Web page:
On Tuesday, Feb. 16, Gibbie Harris, director of the Mecklenburg County Health Department, issued an order of abatement of imminent hazard for the North End Encampment at and around North Tryon and North 12th Sts. and for the area near Uptown Charlotte to be cleared by 5 p.m. on Friday, Feb. 19, citing a rat infestation.
Hearts Beat as One (HB1), known for its community work in and around the LGBTQ community immediately stepped into action. The organization was founded in 2014 by members of the Charlotte LGBTQ community and according to its website, “strives to raise funds and awareness for organizations and people based in and around the Queen City.” That broad, but love-centered mission, has led them to support youth development through the Dolly Parton Imagination Library in Charlotte, work with animal rescue services, work through Pride Support Services to provide mental health care to LGBTQ people, provide meals for those experiencing homelessness and support neighborhood community events. It has also made them nimble enough to address the emerging needs brought on by COVID-19.
Since the outbreak, HB1 has focused on a “Lunch Is On Us” program, providing meals to children who have no access to food due to school closures. Working with Charlotte-Mecklenburg Schools, they have served around 400 children a day and provided meals to displaced restaurant workers and others in need at a cost of approximately $5,000 a week. They have also provided direct financial assistance and supported people in the community facing homelessness.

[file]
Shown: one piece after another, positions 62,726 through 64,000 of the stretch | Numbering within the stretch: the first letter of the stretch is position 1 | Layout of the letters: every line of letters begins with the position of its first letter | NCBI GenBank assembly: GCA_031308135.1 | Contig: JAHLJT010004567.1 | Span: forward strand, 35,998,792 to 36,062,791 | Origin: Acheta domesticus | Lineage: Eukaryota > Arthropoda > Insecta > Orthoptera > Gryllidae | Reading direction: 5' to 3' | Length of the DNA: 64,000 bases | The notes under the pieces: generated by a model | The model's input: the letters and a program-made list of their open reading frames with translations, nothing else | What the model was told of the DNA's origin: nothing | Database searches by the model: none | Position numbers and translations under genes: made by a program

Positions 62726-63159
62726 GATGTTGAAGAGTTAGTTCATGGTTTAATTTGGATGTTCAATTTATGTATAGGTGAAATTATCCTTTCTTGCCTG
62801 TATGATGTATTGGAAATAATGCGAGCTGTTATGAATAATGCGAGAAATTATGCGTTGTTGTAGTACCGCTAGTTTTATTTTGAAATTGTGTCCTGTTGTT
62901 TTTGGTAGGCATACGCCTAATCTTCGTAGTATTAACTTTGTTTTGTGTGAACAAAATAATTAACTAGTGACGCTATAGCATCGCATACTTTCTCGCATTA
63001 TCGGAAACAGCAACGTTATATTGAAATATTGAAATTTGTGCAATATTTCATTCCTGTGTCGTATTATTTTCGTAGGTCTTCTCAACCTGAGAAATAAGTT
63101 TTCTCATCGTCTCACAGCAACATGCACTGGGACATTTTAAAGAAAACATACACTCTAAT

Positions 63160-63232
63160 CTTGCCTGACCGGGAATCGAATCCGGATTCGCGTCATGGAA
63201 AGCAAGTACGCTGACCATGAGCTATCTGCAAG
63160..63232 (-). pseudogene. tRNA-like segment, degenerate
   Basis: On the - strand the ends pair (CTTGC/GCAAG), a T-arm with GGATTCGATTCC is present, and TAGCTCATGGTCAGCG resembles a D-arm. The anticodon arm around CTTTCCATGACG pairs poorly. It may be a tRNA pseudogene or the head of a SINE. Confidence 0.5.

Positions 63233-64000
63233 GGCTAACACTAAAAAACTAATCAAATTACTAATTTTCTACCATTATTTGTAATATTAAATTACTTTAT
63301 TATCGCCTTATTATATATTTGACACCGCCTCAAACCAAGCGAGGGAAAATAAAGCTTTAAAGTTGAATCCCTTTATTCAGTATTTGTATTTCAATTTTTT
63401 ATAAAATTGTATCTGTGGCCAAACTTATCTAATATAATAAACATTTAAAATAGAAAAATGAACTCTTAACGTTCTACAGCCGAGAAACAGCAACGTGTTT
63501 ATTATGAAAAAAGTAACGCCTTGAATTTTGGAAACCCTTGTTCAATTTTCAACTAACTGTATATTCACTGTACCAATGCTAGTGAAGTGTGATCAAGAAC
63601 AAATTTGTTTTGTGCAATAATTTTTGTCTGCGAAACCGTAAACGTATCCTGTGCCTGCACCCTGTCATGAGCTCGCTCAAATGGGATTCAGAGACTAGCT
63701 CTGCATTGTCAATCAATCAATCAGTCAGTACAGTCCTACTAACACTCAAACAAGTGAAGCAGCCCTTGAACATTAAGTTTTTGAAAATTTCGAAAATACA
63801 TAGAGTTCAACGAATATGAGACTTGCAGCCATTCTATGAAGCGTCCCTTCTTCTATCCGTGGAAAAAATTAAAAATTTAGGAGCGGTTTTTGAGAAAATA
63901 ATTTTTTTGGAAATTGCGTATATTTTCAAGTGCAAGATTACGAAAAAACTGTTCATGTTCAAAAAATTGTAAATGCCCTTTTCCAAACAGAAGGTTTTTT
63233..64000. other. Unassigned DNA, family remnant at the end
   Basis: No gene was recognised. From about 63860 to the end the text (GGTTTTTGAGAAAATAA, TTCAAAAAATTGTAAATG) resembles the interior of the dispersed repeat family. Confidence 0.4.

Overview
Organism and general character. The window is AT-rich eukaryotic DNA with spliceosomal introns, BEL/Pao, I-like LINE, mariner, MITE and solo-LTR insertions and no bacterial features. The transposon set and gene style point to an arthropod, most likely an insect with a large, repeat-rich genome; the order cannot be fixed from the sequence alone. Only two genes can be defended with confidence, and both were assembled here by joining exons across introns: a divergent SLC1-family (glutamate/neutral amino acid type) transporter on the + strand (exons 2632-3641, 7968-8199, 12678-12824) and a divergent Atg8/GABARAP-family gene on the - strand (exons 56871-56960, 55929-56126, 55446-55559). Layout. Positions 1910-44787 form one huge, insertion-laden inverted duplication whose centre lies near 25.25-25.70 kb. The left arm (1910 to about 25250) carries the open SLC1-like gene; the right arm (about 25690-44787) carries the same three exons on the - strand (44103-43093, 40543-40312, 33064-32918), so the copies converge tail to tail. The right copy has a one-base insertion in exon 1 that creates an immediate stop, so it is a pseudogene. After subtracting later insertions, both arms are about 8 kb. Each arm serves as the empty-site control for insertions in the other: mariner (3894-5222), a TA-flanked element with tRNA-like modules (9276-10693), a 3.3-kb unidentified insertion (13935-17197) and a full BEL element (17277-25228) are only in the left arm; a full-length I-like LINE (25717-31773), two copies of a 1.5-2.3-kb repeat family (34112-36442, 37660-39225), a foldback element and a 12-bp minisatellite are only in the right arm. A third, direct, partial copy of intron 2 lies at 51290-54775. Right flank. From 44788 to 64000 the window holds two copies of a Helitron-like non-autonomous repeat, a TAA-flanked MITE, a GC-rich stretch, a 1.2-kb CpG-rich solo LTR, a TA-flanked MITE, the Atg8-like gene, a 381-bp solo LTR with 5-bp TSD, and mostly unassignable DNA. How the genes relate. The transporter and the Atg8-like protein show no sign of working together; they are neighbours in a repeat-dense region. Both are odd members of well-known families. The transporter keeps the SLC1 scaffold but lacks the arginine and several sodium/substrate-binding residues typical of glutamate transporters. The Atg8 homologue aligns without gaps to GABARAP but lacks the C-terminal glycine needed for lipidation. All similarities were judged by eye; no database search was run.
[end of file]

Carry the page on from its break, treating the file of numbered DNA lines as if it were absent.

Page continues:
Time is Running Out
With a 72-hour deadline looming, advocates and residents petitioned a mindful solution to relocating the residents of “Tent City.” Huntersville Commissioner Stacy Phillips launched a Change.org petition. With over 2,500 signatures as of Thursday evening, the petition is addressed to Mecklenburg County Commissioners and calls on them to provide at least 30 days notification for safe relocation. It also calls for the inclusion of local non-profits who are already working with the population there and a request to honor the Centers for Disease Control and Prevention (CDC) guidelines in place for encampments.
Citing the need for more time in a press conference Thursday morning, Harris stated “It was determined that this was an immediate threat that needed to be addressed right away.” According to the CDC, if individual housing options are not available for such residents, people should be allowed to remain where they are to avoid potential COVID-19 spread. “The problem is, we now have the potential for other diseases in addition to COVID at that site, and that was the reason for acting at this point,” said Harris.
The county is utilizing shelters and hotels to house approximately 200 homeless people living at the encampment site. Harris said that everyone is being tested when they leave the encampment and vaccinations are being offered to those over 65-years-old.